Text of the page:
The Real Estate Bust Is Far From Over
For those thinking that the real-estate bust is all over with — think again. The residential market has hit the ditch and continues to sink lower, but now the commercial property market is rolling over and will take many lenders down the drain with it. America's small and regional bankers are pointing their fingers at the big banks, claiming the big money center banks "have tarred and feathered us," City National Bank chief executive Bill McQuillan told the Wall Street Journal during the Independent Community Bankers of America convention in Phoenix. But banks — large and small — all over the country are loaded with commercial real-estate loans, and that collateral is heading south according to a Deutsche Bank report.
The folks at Deutsche Bank see price declines of 35 to 45 percent and maybe more in commercial property, due to the large number of loans coming due between now and 2012 that will not be able to be refinanced. Not only are loan delinquency rates up and rents down, but the go-go years of aggressive loan underwriting are gone. The interest-only, high low-to-value loans that drove capitalization (cap) rates to the five-percent range are history. Property buyers who are required to put more money down will offer significantly less for the same net operating income to achieve the required return on investment. Thus, cap rates for properties in Las Vegas, for instance, are closing in on 9 percent according to a local appraiser and may be on their way to 10 percent.
But bankers are in a state of denial, according to real-estate pro Andy Miller, who spoke at Doug Casey's Crisis & Investment Summit in Las Vegas recently. Miller's been in the business for 30 years and hasn't seen a property financing market this tight. But the current note holders are saying "don't worry, be happy." Miller told the capacity Casey crowd that bankers show him the door when he rains on their parade.
Despite being inexperienced and clueless, at least bank workout officers understand what's going on, according to Miller, however the rose-colored-glasses-wearing bank senior managements are counting on real-estate values to turn around by year's end. It's the same sort of denial Miller saw during the S&L debacle. Eventually there was capitulation, but it took years. A Vegas appraiser who lived through the 1980s Texas property meltdown echoes Miller's view, remembering that it took property owners in Texas back then years before they figured out that their property values weren't coming back any time soon.
The conventional wisdom is that people losing their homes will rent an apartment so apartments are a safe place for real-estate investment dollars. Miller's view is just the opposite, thousands of empty houses compete with apartments and a gigantic multifamily implosion is coming. The numbers in Deutsche Bank's report confirm that the apartment implosion is already underway. The total current delinquency rate for apartment loans is 3.53 percent, much higher than the last peak in delinquency of 2.35 percent back in October of 2005. And the past-due rate on new apartment loans are especially bad at over 5 percent. Tennessee, Georgia, and Florida top the multifamily most-delinquent list.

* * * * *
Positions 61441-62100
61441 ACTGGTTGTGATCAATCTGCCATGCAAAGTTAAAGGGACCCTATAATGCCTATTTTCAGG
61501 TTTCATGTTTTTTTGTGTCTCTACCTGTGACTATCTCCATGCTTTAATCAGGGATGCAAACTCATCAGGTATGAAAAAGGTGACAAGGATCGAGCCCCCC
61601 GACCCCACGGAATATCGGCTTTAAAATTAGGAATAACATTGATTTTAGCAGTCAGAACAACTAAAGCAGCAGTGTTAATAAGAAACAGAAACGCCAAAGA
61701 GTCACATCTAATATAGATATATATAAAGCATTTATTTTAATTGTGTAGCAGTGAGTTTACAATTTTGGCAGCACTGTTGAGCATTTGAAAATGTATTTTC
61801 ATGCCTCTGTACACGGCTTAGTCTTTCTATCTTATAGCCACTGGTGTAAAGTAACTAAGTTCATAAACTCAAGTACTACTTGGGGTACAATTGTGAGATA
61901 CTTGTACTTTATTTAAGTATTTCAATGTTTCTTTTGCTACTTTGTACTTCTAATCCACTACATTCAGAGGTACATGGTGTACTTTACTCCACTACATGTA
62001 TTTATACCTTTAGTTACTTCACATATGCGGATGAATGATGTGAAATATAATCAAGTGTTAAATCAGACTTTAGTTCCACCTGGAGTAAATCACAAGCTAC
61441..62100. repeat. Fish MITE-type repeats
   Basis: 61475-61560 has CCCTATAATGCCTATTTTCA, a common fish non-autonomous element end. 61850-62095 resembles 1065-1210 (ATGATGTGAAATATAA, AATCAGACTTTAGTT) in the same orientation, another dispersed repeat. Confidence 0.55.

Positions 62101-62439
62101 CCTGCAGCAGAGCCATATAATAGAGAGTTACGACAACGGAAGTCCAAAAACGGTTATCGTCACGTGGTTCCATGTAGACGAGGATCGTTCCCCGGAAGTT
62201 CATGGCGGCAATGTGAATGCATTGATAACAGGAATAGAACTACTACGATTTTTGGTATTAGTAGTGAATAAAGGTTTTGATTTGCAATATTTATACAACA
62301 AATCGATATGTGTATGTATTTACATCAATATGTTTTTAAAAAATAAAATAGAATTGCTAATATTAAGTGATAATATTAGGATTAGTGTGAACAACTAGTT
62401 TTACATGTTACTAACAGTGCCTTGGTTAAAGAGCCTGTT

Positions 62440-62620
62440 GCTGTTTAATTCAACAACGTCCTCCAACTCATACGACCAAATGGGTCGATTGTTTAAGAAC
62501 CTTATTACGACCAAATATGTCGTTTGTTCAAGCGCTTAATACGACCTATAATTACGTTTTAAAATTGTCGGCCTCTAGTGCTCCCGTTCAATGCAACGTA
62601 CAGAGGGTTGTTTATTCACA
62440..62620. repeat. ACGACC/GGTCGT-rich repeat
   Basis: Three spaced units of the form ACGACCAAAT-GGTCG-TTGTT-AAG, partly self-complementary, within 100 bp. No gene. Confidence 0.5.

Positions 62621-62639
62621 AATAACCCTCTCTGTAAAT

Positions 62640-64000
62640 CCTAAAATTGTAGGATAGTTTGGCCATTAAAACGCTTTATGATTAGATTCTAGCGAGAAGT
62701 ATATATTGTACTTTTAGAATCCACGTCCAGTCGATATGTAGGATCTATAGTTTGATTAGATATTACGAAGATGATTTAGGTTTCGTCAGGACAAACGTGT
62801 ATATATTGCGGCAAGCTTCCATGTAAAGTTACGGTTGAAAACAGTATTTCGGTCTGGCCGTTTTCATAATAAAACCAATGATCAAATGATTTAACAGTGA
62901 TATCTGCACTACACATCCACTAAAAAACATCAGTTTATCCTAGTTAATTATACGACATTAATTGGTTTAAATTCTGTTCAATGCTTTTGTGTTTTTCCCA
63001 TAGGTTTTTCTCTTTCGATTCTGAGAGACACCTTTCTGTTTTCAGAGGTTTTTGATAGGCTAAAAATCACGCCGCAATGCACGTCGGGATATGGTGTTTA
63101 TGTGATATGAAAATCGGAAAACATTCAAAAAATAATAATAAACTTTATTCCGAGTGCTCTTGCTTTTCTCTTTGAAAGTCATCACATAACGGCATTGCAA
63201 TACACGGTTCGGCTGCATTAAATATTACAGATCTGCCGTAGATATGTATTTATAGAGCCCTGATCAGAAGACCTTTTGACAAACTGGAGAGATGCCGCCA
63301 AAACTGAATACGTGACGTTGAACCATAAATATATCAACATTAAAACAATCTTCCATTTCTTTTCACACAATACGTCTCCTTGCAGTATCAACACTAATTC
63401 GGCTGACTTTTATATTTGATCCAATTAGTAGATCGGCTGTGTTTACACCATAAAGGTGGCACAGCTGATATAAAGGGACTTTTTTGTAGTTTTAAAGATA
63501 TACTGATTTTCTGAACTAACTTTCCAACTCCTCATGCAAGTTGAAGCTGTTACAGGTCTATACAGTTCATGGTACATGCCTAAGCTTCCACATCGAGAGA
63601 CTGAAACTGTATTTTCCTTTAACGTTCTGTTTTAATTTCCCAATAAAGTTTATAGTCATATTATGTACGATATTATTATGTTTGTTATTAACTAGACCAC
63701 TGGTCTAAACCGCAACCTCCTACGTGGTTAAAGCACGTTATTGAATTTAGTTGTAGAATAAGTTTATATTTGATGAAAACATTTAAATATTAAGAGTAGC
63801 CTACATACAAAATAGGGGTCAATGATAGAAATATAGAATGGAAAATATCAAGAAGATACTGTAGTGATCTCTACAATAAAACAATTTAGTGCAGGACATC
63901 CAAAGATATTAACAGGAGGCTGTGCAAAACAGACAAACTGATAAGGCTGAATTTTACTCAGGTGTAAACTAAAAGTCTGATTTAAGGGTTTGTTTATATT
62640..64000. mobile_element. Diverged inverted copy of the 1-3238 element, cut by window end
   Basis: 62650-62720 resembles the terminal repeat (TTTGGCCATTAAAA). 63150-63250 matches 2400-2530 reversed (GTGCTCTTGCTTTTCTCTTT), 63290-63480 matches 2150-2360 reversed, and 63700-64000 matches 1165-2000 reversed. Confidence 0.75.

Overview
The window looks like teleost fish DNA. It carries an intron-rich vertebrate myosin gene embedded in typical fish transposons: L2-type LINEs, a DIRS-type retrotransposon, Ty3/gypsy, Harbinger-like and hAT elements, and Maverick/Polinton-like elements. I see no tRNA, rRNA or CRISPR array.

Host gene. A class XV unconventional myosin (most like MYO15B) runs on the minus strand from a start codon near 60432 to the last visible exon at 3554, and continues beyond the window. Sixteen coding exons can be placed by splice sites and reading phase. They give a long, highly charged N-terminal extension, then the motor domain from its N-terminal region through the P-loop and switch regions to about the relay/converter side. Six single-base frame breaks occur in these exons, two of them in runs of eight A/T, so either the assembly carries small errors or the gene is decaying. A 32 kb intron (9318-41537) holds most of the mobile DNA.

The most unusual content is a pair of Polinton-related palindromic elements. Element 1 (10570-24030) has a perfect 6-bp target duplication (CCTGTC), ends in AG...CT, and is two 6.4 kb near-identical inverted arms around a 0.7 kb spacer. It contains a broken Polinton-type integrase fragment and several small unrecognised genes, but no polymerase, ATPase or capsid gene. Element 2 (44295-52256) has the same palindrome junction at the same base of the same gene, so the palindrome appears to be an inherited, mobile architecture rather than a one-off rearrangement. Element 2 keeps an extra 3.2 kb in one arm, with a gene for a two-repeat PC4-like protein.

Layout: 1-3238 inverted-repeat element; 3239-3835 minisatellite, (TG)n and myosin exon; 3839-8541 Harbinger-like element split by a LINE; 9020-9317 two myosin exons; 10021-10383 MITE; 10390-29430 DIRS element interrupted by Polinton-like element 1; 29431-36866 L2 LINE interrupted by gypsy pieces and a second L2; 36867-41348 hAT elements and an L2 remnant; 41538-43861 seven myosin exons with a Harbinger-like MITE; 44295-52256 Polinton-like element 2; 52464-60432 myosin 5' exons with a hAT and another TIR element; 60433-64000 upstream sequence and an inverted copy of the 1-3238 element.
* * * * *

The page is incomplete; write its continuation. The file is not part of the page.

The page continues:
But no area of commercial property will be spared the bloodbath. Hotels are imploding according to Miller and cap rates for retail properties have jumped 250–300 basis points in a year, while office cap rates have increased 200 basis points. These cap-rate increases translate to property value decreases of a quarter to a third, and the market is just starting to deteriorate. This property meltdown will "make the 1980s look like a picnic," Miller says.
There will be tens of billions of dollars in losses in the Las Vegas condo market, Miller told the Casey faithful while pointing at the nearby Las Vegas Strip. But Sin City won't be alone. The United States had 14 months' worth of condo inventory at the end of last year and the 93,000 units scheduled to be finished this year will increase inventory 28 percent. A good share of those units — 12,000 — will come online in job-bleeding New York and northern New Jersey, reports the Wall Street Journal, while the Windy City will have an additional 5,500 units for sale and Miami will add nearly 3,500.
The condo crash is making life miserable for Donald Trump, who has projects in many of the once-hot-and-now-not markets. He's fighting with his lenders in Chicago, has only closed sales on a quarter of his finished units in Las Vegas, and buyers in two projects in Miami bearing the Trump name aren't showing up to close escrow.
But, The Donald is keeping the sunny side up. As for his Vegas tower, "We are doing very nicely considering that Las Vegas is in a massive depression," Trump told the Wall Street Journal.
On the housing front, there was a nearly 10-month supply of unsold homes on the market at the end of February while the Case-Shiller home-price index plummeted a record 19 percent in January, causing David Blitzer of S&P's index committee to say, "There's no daylight that I can see in this report."
But national homebuilder Pulte Homes must see daylight in their crystal ball. The company announced it will buy competing builder Centex.
"We believe this is the right combination at the right time in the business cycle," Centex Chairman and Chief Executive Officer Timothy Eller, said in a statement. "By acting decisively now, we're creating unrivaled firepower to capitalize on the opportunities in home building that are now becoming visible on the horizon."
Lenders aren't the only ones in denial.